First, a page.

Roma in Strasbourg

Written by David Ferguson in Brussels
Tuesday, 07 June 2005

"Prejudice towards Roma is not the manifestation of a phenomenon which is sporadic, occasional, or limited both geographically and in time. On the contrary, this is a recurrent phenomenon, which exists in all European countries in varying degrees and is even on the increase both in frequency and vehemence," said Maud De Boer-Buquicchio, Deputy Secretary General of the Council of Europe. As many as 6 to 8 million Roma live in Europe with the largest population concentrations found in the Balkan peninsula of southeastern Europe, central Europe, and in Russia and the other successor republics of the USSR.

EU enlargement has placed the issue of equal rights and improvement in economic and human conditions for Roma firmly on the European policy agenda. Countries where Roma populations exceed half a million are Romania, Bulgaria, Hungary, and the former Yugoslavia. Slovakia, with its estimated 320,000 Roma, has the highest proportion of Roma in the world.

Speaking yesterday at an event organised in Strasbourg by the Forum of European Roma Young People, De Boer-Buquicchio underlined the role of young Roma in overcoming racism and improving human conditions: "As young Roma, you have an important role to play to serve as mediators and promoters of communication channels between your communities, institutions and the rest of the population, to develop capacity-building of future generations of young Roma, to boost their drive for higher education, and to change through your success and personal achievements the negative prejudices still existing within a large part of our societies," she said.

De Boer-Buquicchio recalled the state-organised genocide perpetrated also on the Roma minority in Nazi-occupied Europe, claiming the lives of half a million Sinti and Roma. Often, though, when remembering the holocaust, the focus is on the methodic destruction of Europe's Jewish community with the loss of 6 million lives. "Racism and intolerance in all forms be it anti-Semitism, Islamophobia or prejudice against Roma, or xenophobia at large strike at the heart of the idea of a democratic society based on respect for the equal dignity of all human beings," said De Boer-Buquicchio.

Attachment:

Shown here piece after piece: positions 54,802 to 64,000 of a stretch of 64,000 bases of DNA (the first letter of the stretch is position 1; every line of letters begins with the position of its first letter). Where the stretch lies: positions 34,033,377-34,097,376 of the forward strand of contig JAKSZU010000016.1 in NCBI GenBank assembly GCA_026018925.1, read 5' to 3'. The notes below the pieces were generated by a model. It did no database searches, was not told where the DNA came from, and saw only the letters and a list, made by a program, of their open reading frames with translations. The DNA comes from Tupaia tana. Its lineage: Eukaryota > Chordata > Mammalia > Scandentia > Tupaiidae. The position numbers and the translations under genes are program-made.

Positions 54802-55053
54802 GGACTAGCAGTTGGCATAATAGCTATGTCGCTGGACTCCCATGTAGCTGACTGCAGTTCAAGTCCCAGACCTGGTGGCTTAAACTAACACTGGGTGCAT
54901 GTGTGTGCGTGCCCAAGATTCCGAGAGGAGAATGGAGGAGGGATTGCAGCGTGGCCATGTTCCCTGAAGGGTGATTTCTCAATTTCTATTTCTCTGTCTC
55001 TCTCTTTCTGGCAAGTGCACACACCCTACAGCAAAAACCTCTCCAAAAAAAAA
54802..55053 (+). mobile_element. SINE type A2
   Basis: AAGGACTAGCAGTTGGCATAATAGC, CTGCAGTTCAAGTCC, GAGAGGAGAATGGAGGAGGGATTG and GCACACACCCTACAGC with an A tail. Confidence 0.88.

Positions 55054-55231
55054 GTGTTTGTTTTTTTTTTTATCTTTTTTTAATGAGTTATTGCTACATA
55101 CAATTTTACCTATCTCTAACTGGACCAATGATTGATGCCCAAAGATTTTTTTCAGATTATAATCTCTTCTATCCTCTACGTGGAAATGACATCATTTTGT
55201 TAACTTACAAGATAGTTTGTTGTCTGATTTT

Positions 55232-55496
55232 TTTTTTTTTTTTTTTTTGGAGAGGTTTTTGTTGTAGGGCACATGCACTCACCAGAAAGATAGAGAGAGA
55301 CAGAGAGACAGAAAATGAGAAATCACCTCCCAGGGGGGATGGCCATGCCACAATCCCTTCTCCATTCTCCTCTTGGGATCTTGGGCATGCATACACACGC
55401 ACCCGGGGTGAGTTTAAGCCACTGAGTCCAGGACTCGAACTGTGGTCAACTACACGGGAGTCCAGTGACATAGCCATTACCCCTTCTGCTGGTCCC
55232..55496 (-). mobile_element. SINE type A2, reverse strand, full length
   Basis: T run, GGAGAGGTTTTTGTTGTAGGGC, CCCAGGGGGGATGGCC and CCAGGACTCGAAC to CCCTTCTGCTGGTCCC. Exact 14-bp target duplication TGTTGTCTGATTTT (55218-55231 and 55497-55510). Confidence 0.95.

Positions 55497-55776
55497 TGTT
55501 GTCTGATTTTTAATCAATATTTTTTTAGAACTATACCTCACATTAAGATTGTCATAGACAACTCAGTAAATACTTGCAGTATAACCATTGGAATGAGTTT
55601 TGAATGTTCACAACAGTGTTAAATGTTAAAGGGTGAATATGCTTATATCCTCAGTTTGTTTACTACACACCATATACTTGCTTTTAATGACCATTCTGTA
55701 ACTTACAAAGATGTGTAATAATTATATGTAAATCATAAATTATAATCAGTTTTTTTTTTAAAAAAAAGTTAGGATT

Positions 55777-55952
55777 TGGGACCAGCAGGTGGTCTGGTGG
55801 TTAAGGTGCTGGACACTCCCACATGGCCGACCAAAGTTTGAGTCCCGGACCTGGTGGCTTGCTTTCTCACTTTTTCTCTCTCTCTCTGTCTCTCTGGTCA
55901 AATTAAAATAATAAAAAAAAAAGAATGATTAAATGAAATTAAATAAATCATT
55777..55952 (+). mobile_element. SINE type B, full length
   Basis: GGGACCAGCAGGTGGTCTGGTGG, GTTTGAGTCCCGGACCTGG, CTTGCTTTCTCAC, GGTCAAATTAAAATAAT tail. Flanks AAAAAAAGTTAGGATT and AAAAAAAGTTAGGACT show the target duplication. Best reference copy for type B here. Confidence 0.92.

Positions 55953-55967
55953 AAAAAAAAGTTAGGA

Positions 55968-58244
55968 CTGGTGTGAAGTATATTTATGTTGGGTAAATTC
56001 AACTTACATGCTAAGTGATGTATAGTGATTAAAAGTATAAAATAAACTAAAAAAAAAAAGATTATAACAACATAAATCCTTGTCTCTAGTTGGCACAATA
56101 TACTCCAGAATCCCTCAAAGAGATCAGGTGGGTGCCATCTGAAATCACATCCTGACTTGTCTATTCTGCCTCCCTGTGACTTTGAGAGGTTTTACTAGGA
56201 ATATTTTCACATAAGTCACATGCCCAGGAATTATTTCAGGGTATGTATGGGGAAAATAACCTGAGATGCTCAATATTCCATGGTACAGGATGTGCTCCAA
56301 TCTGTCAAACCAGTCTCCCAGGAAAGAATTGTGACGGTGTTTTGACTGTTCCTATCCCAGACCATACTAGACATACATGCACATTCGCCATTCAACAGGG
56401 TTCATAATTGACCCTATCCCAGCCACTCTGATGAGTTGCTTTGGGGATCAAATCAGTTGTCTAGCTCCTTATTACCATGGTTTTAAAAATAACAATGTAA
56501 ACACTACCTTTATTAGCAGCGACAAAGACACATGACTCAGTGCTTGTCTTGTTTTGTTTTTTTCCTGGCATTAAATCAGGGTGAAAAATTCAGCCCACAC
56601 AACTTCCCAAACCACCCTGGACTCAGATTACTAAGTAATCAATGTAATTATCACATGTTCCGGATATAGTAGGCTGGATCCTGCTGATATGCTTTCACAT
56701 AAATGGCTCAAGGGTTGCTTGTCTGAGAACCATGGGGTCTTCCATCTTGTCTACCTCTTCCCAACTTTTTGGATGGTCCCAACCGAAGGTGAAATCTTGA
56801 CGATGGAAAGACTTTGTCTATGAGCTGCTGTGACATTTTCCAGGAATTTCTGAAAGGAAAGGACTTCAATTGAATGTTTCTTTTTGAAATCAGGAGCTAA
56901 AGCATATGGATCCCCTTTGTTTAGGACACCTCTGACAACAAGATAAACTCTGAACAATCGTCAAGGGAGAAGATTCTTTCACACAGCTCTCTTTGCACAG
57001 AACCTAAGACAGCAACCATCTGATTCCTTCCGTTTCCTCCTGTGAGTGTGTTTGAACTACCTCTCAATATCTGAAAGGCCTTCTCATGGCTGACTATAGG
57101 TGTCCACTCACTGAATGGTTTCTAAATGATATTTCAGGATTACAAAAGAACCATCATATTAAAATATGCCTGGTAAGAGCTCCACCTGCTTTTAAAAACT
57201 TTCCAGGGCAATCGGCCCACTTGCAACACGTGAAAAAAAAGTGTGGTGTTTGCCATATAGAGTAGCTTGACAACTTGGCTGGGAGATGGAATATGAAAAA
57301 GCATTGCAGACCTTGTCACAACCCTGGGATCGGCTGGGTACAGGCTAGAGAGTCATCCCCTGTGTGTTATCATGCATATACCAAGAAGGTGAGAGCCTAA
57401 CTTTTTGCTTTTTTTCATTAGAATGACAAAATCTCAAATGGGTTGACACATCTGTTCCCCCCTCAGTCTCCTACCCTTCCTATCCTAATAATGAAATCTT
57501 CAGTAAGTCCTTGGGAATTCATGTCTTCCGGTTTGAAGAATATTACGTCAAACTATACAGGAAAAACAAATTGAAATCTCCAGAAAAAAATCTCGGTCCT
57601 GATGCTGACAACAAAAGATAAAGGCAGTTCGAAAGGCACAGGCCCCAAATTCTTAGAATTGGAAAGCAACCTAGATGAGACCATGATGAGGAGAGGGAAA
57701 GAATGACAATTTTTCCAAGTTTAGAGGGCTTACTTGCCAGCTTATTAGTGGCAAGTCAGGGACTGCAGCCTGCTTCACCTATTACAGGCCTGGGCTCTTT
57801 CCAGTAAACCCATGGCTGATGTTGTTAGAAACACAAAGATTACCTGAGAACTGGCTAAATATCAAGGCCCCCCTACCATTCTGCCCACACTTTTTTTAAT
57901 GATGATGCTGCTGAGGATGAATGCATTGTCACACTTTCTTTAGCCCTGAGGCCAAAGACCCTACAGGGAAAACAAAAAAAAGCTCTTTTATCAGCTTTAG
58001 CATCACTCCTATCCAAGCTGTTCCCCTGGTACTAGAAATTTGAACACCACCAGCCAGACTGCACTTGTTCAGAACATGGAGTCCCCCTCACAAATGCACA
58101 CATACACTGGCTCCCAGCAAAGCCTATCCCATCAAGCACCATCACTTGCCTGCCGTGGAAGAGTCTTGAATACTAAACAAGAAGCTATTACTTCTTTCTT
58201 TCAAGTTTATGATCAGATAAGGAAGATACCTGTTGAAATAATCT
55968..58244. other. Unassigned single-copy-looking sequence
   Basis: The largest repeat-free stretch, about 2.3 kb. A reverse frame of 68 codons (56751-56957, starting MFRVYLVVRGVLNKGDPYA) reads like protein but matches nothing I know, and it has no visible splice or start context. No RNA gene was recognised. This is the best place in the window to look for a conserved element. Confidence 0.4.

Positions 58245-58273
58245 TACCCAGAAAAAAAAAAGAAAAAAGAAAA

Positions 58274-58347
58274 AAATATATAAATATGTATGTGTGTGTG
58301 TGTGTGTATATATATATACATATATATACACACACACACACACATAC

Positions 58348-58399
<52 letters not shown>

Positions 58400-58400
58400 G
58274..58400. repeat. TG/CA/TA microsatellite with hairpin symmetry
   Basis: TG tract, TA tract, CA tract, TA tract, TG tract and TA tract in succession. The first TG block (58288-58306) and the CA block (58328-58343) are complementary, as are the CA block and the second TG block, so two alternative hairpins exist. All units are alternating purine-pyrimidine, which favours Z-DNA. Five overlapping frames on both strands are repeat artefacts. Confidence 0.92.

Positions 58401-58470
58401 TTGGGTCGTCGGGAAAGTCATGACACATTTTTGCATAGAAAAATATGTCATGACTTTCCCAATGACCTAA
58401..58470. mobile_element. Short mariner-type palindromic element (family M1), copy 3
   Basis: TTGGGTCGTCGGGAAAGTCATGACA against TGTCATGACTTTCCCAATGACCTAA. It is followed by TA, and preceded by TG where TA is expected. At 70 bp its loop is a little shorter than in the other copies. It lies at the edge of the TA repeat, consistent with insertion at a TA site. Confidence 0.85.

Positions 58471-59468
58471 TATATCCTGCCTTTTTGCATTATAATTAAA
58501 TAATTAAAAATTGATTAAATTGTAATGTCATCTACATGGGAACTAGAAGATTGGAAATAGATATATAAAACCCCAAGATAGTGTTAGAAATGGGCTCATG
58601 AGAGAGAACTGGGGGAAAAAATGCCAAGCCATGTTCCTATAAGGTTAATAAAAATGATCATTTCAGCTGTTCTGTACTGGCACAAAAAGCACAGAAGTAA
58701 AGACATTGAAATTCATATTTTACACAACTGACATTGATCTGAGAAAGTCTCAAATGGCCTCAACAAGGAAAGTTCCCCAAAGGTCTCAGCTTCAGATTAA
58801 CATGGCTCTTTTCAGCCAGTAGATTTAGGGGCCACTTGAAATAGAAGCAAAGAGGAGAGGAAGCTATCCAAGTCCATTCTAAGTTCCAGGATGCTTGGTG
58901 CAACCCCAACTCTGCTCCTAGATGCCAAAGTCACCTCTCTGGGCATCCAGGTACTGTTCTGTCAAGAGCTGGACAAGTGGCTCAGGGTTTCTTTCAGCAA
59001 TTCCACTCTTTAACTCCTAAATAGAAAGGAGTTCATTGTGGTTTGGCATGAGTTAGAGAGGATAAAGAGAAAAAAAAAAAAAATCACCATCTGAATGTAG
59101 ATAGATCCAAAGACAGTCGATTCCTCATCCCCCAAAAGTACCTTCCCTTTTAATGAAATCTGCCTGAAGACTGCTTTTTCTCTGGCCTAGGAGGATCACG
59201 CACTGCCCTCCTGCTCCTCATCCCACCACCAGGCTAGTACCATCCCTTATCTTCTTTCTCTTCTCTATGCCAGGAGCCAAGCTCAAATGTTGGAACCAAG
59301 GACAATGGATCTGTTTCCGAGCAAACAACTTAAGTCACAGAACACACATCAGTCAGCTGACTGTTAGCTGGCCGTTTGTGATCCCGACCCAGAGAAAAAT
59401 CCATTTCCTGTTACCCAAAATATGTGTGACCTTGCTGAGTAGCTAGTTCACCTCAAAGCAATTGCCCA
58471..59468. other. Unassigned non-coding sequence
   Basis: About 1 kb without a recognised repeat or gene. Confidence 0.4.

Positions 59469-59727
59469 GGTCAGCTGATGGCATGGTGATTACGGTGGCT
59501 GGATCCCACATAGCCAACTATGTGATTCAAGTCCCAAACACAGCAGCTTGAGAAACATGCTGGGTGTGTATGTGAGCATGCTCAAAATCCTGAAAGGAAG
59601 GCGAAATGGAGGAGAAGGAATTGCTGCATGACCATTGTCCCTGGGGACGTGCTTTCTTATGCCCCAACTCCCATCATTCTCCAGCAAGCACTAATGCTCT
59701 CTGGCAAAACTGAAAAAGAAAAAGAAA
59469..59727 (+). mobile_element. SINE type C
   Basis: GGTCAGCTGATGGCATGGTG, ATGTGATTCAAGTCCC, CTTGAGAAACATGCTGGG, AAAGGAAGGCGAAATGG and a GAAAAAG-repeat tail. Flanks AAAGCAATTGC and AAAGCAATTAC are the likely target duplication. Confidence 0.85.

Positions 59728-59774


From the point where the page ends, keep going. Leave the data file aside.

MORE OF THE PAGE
Despite backing from European institutions and new major programmes in the enlarged EU and candidate countries, violence against Roma remains widespread. In January, for example, ten young Italians set ablaze a camp where five Romanian Roma families lived including a nine month old baby. The perpetrators justified their action as 'Saturday night fun'.

"Anti-Gypsyism is an aggressive, widespread and still acceptable form of racism in Europe," said Valeriu Nicolae, executive director at the European Roma Information Office. "Without strong reactions from European Institutions and leading European politicians, social cohesion and equal opportunities, which are both fundamental principles of a united Europe, run the risk of being seen as hypocrisy by the over 8 million European Roma."

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Maybe one should also mention in this context that the Jewish Community has been actively working against the recognition of the Romani Holocaust by claiming and continuing to do so in books and by other means that "Gypsies were only sent to the camps because the were regarded as asocial and not for reasons of Race". It is amazing that this is done in the light of the fact that the same laws that were applied to the Jews were also applied to Zigeuner (Gypsies). But, well, the Holocaust just has to remain a uniquely Jewish event and "the Gypsies defile the memory of the Holocaust by wishing to be associated with it" - as some people in the Jewish community keep saying.